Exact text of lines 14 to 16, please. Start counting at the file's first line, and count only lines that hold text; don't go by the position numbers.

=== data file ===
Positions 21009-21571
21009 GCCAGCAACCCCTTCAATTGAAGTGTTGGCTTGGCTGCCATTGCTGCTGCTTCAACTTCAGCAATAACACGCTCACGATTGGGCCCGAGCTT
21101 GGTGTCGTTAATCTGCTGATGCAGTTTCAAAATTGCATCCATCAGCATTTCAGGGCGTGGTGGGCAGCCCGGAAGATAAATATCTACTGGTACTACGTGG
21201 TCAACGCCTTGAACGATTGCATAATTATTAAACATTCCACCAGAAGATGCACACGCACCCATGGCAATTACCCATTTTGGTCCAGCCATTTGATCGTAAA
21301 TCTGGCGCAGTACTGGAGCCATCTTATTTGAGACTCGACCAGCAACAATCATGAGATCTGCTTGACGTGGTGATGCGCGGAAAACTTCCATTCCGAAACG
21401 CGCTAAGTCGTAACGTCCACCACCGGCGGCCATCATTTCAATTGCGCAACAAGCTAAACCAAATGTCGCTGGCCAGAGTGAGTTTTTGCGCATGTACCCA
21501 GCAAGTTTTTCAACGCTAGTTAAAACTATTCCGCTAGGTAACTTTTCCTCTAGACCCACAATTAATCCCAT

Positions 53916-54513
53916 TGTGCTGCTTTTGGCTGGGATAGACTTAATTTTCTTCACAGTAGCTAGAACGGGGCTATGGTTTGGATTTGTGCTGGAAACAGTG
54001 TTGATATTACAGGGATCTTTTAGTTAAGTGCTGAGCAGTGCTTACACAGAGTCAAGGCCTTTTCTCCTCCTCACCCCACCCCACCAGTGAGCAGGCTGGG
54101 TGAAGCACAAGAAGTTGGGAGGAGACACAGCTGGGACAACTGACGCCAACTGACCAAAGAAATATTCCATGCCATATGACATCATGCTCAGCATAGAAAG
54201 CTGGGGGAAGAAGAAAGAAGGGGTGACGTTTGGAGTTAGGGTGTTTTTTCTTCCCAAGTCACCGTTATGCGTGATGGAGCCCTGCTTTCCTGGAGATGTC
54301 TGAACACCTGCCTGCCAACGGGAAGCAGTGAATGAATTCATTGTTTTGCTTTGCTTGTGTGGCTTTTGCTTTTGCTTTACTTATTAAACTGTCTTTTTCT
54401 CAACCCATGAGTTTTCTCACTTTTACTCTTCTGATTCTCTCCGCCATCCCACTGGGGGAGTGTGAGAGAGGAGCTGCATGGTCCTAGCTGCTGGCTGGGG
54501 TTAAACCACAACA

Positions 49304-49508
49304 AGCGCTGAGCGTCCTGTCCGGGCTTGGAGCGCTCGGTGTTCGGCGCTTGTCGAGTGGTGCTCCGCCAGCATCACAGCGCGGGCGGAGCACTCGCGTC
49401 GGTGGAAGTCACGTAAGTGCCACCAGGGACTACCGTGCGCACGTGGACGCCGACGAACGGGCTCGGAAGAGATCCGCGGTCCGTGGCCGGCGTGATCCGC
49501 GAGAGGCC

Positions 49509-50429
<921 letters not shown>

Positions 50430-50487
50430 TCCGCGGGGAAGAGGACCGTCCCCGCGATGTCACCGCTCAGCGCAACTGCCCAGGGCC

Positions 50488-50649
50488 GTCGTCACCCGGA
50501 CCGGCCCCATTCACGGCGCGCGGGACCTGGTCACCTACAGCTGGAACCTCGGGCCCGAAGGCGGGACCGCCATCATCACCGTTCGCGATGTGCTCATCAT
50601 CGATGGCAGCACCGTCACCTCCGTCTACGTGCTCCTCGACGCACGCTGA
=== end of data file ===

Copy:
54401 CAACCCATGAGTTTTCTCACTTTTACTCTTCTGATTCTCTCCGCCATCCCACTGGGGGAGTGTGAGAGAGGAGCTGCATGGTCCTAGCTGCTGGCTGGGG
54501 TTAAACCACAACA

Positions 49304-49508